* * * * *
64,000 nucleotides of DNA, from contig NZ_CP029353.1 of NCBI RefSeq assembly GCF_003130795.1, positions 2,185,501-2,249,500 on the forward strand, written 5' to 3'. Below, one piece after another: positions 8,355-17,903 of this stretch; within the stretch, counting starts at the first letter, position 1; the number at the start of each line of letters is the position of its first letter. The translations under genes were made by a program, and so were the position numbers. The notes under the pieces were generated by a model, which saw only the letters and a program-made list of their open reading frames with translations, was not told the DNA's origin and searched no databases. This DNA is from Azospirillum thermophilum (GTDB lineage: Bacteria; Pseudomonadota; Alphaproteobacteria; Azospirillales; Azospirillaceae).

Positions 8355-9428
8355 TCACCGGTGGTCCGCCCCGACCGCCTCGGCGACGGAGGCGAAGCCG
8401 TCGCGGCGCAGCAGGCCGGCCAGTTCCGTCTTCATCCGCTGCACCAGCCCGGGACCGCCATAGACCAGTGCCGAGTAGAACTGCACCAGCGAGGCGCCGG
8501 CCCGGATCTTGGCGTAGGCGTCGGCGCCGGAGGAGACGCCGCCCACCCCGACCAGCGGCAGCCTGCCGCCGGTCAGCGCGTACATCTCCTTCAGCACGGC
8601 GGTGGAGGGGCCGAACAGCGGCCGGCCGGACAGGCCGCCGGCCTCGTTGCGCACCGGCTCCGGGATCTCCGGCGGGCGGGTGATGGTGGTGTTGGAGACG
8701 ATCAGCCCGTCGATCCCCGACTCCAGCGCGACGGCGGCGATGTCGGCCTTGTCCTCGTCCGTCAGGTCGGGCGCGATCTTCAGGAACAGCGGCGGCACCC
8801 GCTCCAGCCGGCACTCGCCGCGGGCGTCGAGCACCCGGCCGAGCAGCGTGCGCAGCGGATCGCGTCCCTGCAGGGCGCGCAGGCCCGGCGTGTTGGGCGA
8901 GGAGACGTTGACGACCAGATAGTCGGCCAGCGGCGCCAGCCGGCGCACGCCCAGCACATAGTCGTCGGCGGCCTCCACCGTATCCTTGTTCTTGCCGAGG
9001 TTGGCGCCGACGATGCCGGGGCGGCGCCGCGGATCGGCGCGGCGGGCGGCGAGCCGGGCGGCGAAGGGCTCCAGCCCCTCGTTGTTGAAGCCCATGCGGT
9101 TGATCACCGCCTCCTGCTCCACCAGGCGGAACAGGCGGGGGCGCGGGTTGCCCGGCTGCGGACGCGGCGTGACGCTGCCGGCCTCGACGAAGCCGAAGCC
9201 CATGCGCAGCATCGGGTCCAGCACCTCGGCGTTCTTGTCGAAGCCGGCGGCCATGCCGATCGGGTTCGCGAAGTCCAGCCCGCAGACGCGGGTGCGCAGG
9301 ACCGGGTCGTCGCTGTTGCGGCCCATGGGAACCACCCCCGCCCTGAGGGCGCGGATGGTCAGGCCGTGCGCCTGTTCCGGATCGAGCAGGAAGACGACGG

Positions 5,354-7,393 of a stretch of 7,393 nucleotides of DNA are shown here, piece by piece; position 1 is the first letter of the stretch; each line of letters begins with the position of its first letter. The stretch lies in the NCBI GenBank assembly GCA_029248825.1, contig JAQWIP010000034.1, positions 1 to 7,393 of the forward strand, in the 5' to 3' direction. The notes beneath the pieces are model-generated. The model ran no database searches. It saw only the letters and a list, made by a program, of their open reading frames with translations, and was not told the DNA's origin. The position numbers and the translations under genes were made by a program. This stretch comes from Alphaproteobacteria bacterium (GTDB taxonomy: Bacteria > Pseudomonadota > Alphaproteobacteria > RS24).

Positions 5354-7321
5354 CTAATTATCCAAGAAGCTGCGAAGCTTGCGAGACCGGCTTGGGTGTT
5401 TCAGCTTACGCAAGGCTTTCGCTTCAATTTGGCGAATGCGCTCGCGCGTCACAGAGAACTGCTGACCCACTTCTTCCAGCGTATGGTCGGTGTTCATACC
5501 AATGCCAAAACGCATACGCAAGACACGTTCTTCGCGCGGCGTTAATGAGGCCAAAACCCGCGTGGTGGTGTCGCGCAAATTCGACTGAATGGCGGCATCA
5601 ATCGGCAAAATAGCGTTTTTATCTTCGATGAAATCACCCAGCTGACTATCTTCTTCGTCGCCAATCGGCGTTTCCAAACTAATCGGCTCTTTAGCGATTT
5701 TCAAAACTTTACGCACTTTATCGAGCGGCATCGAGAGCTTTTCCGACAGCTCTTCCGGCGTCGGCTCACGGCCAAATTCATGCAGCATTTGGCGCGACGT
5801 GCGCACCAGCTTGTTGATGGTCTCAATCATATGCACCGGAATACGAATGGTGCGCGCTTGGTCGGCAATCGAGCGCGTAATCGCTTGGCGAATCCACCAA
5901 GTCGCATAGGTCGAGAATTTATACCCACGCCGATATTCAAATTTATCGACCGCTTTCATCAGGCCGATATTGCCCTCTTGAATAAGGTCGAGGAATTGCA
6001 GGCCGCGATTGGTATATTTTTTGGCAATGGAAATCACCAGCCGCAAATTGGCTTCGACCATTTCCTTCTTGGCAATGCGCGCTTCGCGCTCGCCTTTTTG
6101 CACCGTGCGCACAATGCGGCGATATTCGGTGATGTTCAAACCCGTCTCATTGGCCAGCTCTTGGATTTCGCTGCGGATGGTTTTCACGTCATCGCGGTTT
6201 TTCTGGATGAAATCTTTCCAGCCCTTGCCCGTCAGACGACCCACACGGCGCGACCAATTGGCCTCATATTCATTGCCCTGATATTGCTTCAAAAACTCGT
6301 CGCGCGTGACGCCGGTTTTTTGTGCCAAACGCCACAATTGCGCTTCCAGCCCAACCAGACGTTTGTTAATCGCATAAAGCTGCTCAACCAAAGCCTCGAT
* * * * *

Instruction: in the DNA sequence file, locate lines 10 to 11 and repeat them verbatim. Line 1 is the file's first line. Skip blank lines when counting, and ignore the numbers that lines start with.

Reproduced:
9001 TTGGCGCCGACGATGCCGGGGCGGCGCCGCGGATCGGCGCGGCGGGCGGCGAGCCGGGCGGCGAAGGGCTCCAGCCCCTCGTTGTTGAAGCCCATGCGGT
9101 TGATCACCGCCTCCTGCTCCACCAGGCGGAACAGGCGGGGGCGCGGGTTGCCCGGCTGCGGACGCGGCGTGACGCTGCCGGCCTCGACGAAGCCGAAGCC